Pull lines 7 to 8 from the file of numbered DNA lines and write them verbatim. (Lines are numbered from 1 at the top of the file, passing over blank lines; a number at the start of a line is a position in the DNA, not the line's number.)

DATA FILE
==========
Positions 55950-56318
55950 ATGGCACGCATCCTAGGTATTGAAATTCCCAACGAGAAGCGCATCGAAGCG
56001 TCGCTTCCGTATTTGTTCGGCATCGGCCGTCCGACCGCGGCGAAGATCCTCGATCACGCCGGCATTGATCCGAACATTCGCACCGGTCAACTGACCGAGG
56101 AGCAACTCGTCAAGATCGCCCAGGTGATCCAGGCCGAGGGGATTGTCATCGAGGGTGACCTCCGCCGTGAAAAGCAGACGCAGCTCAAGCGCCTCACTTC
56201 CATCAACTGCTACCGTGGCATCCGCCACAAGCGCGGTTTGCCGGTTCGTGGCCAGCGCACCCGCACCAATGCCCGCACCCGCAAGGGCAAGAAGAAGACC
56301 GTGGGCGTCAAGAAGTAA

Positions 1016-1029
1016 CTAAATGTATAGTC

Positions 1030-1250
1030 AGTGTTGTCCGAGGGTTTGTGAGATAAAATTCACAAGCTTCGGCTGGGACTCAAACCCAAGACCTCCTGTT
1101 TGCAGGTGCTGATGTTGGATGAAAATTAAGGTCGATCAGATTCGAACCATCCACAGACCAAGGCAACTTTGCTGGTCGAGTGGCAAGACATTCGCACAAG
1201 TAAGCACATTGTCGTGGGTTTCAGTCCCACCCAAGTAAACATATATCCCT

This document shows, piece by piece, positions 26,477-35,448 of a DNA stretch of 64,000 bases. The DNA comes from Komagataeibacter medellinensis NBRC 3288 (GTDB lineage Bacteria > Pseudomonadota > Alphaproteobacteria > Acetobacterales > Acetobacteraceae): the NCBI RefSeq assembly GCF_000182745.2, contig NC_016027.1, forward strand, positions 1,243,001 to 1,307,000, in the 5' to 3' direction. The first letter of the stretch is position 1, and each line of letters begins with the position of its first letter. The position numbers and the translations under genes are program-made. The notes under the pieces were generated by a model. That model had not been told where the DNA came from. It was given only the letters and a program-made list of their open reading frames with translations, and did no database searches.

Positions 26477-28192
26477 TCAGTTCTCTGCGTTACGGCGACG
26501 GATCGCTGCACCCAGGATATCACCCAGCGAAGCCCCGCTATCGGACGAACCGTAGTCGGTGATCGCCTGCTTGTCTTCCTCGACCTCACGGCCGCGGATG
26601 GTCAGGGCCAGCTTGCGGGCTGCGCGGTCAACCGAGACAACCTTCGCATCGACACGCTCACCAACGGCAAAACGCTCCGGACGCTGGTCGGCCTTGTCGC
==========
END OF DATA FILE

Positions 1016-1029
1016 CTAAATGTATAGTC